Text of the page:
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Daily Mandarin - Embezzlement

You can type the six-digit date December 6th 2015 "120615" to get an auto response vocal recording, pinyin and translation for today's expression.

Today's expression is 舞弊 - Wǔbì - embezzlement; malpractice

Chinese fugitive Huang Yurong returns from US as Sky Net corruption crackdown continues


Huang Yurong, a former Communist Party head at the highway agency in China's Henan province, handed herself in on Saturday. Here she is pictured being taken into custody at Beijing Capital International Airport.

A former Chinese government official facing corruption charges who had fled to the United States has given herself up and returned to China, the ruling Communist Party’s anti-corruption watchdog said on Saturday.

Huang Yurong, a former party head at the highway agency in Henan province, returned to China after 13 years in the United States, the Central Commission for Discipline Inspection (CCDI) said on its website.

The Party’s anti-graft body said Huang turned herself in at Beijing’s Capital Airport. Photos on the website show her flanked by police in civilian clothes standing before an official and signing a document. She is accused of abusing her position to embezzle funds and take bribes. She fled abroad in August 2002.



Yang Jinjun, who is suspected of bribery and corruption, was repatriated to China in August after 15 years on the run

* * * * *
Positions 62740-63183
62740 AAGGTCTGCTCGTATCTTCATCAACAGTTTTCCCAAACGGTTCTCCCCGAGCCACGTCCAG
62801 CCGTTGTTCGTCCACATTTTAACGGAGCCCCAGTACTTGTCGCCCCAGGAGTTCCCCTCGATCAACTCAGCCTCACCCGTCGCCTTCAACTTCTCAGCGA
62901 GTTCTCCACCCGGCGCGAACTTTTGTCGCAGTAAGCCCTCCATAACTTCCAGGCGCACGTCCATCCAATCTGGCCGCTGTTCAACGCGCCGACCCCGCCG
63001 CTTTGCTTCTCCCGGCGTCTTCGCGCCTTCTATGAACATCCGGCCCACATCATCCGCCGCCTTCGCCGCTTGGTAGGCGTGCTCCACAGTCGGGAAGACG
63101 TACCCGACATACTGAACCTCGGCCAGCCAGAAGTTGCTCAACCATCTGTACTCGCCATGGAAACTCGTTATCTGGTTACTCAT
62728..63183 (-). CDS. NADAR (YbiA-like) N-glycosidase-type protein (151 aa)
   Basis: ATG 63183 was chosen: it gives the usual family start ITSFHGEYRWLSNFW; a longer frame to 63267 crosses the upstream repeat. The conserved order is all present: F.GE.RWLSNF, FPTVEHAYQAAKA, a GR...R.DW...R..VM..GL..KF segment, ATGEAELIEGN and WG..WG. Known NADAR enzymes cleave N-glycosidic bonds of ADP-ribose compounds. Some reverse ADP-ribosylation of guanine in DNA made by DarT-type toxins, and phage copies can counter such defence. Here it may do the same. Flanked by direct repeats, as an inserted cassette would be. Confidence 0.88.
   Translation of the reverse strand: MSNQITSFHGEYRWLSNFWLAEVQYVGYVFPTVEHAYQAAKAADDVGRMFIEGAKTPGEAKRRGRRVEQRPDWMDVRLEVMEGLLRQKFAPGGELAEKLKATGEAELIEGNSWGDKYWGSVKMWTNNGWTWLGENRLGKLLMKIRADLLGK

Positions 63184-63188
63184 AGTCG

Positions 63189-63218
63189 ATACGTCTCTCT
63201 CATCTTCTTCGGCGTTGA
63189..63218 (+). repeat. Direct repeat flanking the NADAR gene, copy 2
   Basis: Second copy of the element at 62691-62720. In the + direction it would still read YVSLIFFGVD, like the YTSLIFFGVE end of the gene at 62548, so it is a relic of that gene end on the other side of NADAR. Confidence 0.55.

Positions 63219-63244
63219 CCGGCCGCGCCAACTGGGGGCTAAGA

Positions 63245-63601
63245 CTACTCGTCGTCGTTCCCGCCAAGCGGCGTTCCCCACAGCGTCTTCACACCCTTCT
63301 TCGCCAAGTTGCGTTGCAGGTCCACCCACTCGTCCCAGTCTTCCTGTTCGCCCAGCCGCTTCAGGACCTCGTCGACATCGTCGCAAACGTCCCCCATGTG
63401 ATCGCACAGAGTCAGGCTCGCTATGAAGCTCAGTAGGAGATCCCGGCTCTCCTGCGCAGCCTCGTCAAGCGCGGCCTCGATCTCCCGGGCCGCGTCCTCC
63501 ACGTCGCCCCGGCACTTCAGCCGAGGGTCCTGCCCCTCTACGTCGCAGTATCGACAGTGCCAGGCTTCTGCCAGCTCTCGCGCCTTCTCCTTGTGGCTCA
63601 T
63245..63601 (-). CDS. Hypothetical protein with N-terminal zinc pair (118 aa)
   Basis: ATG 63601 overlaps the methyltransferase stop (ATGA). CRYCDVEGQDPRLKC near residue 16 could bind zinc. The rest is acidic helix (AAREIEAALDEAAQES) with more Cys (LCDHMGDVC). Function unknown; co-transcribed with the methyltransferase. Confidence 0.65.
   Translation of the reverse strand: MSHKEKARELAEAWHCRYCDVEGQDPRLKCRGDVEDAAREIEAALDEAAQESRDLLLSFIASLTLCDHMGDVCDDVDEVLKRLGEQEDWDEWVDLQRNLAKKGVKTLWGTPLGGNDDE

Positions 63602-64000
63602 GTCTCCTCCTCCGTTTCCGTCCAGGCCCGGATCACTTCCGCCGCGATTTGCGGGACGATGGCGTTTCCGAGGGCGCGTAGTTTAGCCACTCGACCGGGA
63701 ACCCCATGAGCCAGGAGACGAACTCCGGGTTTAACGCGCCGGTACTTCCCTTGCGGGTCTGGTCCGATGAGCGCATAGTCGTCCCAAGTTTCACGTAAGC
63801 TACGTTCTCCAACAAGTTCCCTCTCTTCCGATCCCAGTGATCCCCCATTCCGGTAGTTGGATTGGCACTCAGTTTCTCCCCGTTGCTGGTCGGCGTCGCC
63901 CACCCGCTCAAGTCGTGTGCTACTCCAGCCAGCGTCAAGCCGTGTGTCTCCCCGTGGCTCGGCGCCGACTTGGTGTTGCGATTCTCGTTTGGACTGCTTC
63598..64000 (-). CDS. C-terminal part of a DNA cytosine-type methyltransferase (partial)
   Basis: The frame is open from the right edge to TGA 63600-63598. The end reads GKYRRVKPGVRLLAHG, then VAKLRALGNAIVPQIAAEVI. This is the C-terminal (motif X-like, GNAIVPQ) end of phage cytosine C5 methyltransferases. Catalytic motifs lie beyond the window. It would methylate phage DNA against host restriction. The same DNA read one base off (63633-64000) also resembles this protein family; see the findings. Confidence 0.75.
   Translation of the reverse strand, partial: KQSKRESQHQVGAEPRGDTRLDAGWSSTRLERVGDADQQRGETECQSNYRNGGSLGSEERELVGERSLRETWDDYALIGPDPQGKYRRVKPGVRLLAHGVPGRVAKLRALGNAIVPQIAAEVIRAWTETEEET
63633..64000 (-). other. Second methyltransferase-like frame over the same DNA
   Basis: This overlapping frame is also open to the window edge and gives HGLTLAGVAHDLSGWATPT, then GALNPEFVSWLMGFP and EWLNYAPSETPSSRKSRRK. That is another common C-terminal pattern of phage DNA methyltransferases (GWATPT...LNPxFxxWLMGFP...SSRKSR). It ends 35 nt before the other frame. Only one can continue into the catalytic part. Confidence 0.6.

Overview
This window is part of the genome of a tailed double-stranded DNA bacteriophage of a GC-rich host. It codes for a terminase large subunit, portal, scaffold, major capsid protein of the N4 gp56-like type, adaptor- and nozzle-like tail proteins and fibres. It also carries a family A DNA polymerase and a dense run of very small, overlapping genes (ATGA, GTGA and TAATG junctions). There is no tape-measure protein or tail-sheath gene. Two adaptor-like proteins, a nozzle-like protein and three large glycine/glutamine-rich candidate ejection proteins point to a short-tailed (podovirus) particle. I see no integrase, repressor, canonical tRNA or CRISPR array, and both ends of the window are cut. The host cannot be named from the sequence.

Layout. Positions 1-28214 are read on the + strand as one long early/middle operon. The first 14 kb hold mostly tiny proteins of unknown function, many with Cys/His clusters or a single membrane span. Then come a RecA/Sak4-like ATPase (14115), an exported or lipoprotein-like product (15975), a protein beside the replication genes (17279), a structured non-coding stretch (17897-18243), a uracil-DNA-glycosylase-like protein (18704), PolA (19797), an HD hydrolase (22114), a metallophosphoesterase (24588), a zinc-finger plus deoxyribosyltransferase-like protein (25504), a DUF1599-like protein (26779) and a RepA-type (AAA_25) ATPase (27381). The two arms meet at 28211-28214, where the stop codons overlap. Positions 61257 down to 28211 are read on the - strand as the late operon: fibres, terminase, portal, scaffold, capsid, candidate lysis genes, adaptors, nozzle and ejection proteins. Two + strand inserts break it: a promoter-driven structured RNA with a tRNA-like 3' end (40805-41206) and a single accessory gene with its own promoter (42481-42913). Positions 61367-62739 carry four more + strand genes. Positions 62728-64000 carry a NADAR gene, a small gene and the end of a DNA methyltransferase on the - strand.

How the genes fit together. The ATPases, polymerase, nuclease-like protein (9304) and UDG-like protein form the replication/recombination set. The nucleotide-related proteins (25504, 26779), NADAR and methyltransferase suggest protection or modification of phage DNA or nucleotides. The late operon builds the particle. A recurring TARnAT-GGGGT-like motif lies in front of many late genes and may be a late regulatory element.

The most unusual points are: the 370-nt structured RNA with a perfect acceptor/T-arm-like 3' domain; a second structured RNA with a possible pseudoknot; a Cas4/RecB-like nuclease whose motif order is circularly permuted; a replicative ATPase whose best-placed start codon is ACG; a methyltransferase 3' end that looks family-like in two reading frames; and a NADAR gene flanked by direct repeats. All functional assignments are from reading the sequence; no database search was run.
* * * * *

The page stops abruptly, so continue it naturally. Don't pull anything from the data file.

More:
The government earlier this year unveiled an initiative called "Sky Net" to better coordinate its fight to return corrupt officials and published a list of 100 graft suspects, including Huang, believed to be abroad and subject to an Interpol "red notice" - the closest instrument to an international arrest warrant.

Huang was ranked No. 4 on the list. Her husband, former Henan provincial transport department chief Shi Faliang, had already been sentenced to life imprisonment in 2005 on corruption charges.

Huang said she believed she had made the right decision to return to China and she would actively participate in the judicial investigations, the CCDI said.

No reason for her return was given.

China changed its tactics in its global hunt for fugitives wanted at home for corruption, after complaints from countries that objected to Beijing’s practice of sending investigators to track them down, a top Chinese anti-corruption official said in November.


The CCDI website has headshots and background information on 100 wanted fugitives in Operation Sky Net

Western nations have balked at signing extradition deals with China, partly out of concern about its judicial system. Rights groups say Chinese authorities use torture and that the death penalty is common in corruption cases.

Although Washington has no such treaty with China, it has agreed to assist in the repatriation of officials accused of corruption. In return, the US hopes for Beijing’s help in taking back the thousands of Chinese residing in the US illegally.

China first succeeded in getting a person back from the United States who was on the list of 100 wanted corruption suspects in September this year when Yang Jinjun, the general manager of a company in Wenzhou city, returned to southeastern China.

Since taking office in 2013, Chinese President Xi Jinping has made a wide-ranging crackdown on corruption in public life a central part of his political agenda. The government is believed to use offers of lighter

sentences or better treatment of relatives as inducements for suspects to return from abroad.

source: SCMP